Rights groups demand regard for religious freedom in Punjab’s education system

LAHORE, Pakistan: The Peoples’ Commission for Minorities Rights, Centre for Social Justice (CSJ), Pakistan Minorities Teachers Association, Cecil and Iris Chaudhry Foundation, Catholic (National) Commission for Justice and Peace, and Idara-e-Taleem-o-Aagahi (ITA) in a joint statement have expressed grave concerns over the recent developments regarding the education system in Punjab province.

The Working Group on Inclusive Education, a voluntary body of experts in the field observed, “Single national curriculum agreed by federal and provincial governments is awaited but the government of Punjab has moved to enhance the scope of teaching religion in the education system during June 2020 in utter disregard to religious freedom and respect for religious diversity.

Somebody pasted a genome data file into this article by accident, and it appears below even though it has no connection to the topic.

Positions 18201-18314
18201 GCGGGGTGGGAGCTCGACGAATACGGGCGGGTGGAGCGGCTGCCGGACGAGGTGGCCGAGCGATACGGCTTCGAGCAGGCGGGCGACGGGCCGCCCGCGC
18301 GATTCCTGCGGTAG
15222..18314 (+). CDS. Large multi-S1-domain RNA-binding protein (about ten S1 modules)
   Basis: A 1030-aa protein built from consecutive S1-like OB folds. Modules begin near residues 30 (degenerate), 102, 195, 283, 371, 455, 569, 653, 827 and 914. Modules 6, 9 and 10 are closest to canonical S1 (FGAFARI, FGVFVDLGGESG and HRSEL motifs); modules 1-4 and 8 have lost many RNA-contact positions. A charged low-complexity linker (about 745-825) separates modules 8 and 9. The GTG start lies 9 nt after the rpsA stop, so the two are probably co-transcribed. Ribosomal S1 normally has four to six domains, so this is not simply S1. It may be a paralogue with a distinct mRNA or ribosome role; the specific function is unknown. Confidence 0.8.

Moreover, the provincial assembly took upon itself a task which is basically the domain of executive functions.”Punjab’s education system - Peoples’ Commission for Minorities Rights, Centre for Social Justice (CSJ), Pakistan Minorities Teachers Association, Cecil and Iris Chaudhry Foundation, Catholic (National) Commission for Justice and Peace, and Idara-e-Taleem-o-Aagahi (ITA) in a joint statement have expressed grave concerns over the recent developments regarding the education system in Punjab province. The Working Group on Inclusive Education, a voluntary body of experts in the field observed, “Single national curriculum agreed by federal and provincial governments is awaited but the government of Punjab has moved to enhance the scope of teaching religion in the education system during June 2020 in utter disregard to religious freedom and respect for religious diversity.  Moreover, the provincial assembly took upon itself a task which is basically the domain of executive functions.” This is in spite of the fact that for nearly four decades now, all public and most of the private schools and colleges have been teaching Islamiyat as a compulsory subject in all classes.  Nazrah Quran (recitation of the Arabic text) is taught from class I to V and reading translation of the Holy Quran for classes VI-XII has been made compulsory in the Province since 2018 as per the Punjab Compulsory Teaching of the Holy Quran Act 2018. Moreover, 20-40 percent content in social studies, history and languages is based on teachings of the majority religion, violating Article 22 (1) of the Constitution of Pakistan which prohibits the teaching of religion to the students other than their own. In addition, the Punjab Governor Chaudhry Muhammad Sarwar through a notification on June 4, 2020 made the award of degree in all public Universities conditional to passing an exam based on the reading of the Holy Quran with translation.  The Working Group on Inclusive Education is of the view that this is unprecedented in the world of university education and clearly contravenes the concept of rigorous training in specialized disciplines at the university level. In any case, before entering university, students spend several years in studying the Holy Quran with translation. A member of Working Group on Inclusive Education Dr A H Nayyar stated, “While the priority tasks of educating all the out of school children and enhancing quality of education remain unfulfilled, inserting more religious content has repercussions on the quantity and quality of educational content. This step will defeat the purpose of preparing students for a highly competitive environment in the world.” In another disturbing development on 9th June 2020, the Provincial Assembly of Punjab approved an amendment (inserted Section 2(a) to section 10) to the Punjab Curriculum and Textbook Act 2015 by subjecting all textbooks to approval by the Muttahida Ulema Board.  This amendment again seeks to place control of educational content in the hands of religious groups rather than experts in education. Baela Raza Jamil, a core member of the Working Group on Inclusive Education stated, “These developments backed by legislation without public debate are of deep concern that will be socially divisive, undermine the freedom for inquiry based learning and critical thinking in education systems of Pakistan”. Peter Jacob, head of CSJ and PCMR, and Baela Raza Jamil of ITA said, “We call upon the government of Punjab to review these measures which are clearly in conflict with the right to freedom of religion guaranteed in the constitution of Pakistan under Articles 20 and 25.”